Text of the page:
ELEPHANT SAFARIS

The Baghmara Community Forest User Group makes $200,000 a year through partnerships with local hotels to allow elephant safaris through the forest, a bufferzone to the Chitwan National Park.

Bhubaneshwor Prasad Chaudhary, chairperson of the Baghamara Bufferzone Community Forest User Group, says the group votes on how the forest profits should be spent, and most of the time it goes back to benefiting the community.

“Out of the total revenue, we invest 25 to 30 percent in conservation-related activities. We also invest in education, roads, health posts and biogas,” says Chaudhary.

   Women from the Binayi Community Forest User Group prepare lantana to be made into organic green manure. CIFOR Photo/Chandra Shekhar Karki
   Lemongrass is harvested from the Chisapani Community Forest to be distilled down to an essential oil, one of the main enterprises for this CFUG. CIFOR Photo/Chandra Shekhar Karki

ALL-NATURAL PRODUCTS

In addition to bringing income to the communities, forest-based enterprises have given local women more responsibilities and freedoms. Women play an important role in CFUG investment endeavors, either by taking part, or often by taking leadership roles, and say the work and added responsibility has given them a sense of pride and more ways to provide for their families.

Women from the Binayi Community Forest User Group started a green manure operation. They make organic manure from lantana, an invasive plant, removing it from the forested area, and sell it to urban farmers.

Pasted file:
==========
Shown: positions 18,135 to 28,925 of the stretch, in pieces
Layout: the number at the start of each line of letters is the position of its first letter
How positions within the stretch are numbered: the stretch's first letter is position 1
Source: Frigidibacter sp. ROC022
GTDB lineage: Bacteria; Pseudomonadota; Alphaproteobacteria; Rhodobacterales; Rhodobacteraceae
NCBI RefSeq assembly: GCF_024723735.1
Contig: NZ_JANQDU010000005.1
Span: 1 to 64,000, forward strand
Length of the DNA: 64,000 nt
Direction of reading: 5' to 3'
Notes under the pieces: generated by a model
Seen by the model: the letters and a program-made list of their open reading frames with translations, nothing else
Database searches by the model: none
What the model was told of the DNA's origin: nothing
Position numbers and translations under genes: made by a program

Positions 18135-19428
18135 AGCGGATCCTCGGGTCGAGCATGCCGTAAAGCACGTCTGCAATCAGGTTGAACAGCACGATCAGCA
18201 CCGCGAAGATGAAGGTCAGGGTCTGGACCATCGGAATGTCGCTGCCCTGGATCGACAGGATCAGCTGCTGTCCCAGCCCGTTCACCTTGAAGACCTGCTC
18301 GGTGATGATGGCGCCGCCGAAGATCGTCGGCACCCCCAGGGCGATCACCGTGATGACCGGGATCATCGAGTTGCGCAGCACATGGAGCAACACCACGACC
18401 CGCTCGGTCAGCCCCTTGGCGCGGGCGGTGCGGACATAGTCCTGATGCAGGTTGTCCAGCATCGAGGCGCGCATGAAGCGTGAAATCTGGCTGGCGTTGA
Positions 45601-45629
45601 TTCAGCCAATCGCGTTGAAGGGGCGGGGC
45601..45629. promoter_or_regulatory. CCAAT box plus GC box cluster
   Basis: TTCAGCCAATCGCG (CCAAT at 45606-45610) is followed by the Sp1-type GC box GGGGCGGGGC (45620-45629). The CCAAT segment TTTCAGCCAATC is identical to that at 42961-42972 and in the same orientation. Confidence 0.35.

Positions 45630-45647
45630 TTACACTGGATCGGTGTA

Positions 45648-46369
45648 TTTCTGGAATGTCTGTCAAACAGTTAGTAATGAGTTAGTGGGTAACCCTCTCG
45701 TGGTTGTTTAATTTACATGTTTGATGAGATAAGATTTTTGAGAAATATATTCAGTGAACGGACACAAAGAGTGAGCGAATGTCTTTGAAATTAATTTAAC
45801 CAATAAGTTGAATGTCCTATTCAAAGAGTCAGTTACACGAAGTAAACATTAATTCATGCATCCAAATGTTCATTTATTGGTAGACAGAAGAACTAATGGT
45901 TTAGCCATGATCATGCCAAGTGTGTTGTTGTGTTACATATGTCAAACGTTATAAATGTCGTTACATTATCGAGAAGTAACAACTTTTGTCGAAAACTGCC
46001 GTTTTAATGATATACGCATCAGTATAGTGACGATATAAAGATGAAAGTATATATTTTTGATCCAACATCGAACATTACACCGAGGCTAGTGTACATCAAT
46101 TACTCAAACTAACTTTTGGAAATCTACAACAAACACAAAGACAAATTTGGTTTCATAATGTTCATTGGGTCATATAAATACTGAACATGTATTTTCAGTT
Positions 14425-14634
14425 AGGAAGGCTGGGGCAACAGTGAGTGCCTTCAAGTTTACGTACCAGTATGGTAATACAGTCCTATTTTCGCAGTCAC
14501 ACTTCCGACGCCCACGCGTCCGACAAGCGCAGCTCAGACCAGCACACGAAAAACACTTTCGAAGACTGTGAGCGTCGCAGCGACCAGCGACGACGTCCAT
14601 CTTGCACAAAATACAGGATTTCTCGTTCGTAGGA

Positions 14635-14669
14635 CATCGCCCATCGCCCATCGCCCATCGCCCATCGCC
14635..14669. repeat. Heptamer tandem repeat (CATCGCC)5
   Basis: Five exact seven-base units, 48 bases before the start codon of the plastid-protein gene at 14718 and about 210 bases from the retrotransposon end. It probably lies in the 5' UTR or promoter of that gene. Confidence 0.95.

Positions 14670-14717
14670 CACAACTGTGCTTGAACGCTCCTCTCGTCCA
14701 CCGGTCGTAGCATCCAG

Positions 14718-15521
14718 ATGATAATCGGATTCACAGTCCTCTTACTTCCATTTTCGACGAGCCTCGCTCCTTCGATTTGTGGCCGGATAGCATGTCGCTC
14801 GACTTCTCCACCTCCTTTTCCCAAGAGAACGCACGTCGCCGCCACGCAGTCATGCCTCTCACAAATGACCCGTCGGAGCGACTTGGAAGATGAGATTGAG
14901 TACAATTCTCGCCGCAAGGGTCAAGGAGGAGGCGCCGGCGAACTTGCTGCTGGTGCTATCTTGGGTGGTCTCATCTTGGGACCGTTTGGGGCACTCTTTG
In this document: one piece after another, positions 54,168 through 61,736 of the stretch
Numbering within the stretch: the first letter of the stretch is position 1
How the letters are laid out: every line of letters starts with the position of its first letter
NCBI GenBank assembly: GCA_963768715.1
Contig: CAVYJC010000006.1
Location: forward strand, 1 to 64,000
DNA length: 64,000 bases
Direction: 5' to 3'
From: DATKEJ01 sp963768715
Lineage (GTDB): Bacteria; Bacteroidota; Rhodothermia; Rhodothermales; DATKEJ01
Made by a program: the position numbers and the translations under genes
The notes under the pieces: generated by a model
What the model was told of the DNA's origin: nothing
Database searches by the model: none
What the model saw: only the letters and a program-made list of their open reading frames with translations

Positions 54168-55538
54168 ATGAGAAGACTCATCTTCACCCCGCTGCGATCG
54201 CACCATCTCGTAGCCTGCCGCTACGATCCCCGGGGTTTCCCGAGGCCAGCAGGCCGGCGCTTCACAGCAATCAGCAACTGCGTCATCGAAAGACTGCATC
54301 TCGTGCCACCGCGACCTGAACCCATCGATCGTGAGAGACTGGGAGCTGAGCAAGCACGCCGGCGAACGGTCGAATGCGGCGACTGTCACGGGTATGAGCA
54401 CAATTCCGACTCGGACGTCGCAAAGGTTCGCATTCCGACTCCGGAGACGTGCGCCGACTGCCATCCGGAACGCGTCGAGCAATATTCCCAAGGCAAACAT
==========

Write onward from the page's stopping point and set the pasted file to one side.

“In the past, women didn’t have the courage to ask our husbands to even go out of our houses! Tenure rights devolution has promoted the rights of women too,” says group member Mandhara Paudel.

Nearby, women from the Chisapani Community Forest are harvesting their own non-timber forest products — lemongrass, palmarosa and citronella — to be distilled down to essential oils. Like many other CFUGs involved in non-timber forest products, this endeavor is staffed and managed by women.

   Trishaki Sawmill in Nawalparasi district, Nepal, works with local community forest user groups to prepare their timber. CIFOR Photo/Chandra Shekhar Karki

SUSTAINABLE TIMBER

The devolution of rights has also allowed CFUGs to work with private enterprises to help build resources or create products. Many CFUGs sustainably harvest timber, in accordance with regulations, and bring it to private mills to prepare it for market.

Krishna Gautam, owner of the Trishaki Sawmill in Nawalparasi district, says seven local CFUGs bring him wood from their forests for processing.

The CFUGs have the option of consigning some of the timber to the sawmill to sell to the public, but many of the charters stipulate that only a portion can be sold — the majority must go back to the community members.

“They could be making a lot more money, but can’t sell more than they are allowed,” says Gautam.

   A large patch of lemongrass in the Chisapani Community Forest. CIFOR Photo/Chandra Shekhar Karki

View more photos from the field here.

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For more information on this topic, please contact Steven Lawry at s.lawry@cgiar.org.
This research was supported by CGIAR Fund donors and the CGIAR Research Program on Policies, Institutions, and Markets.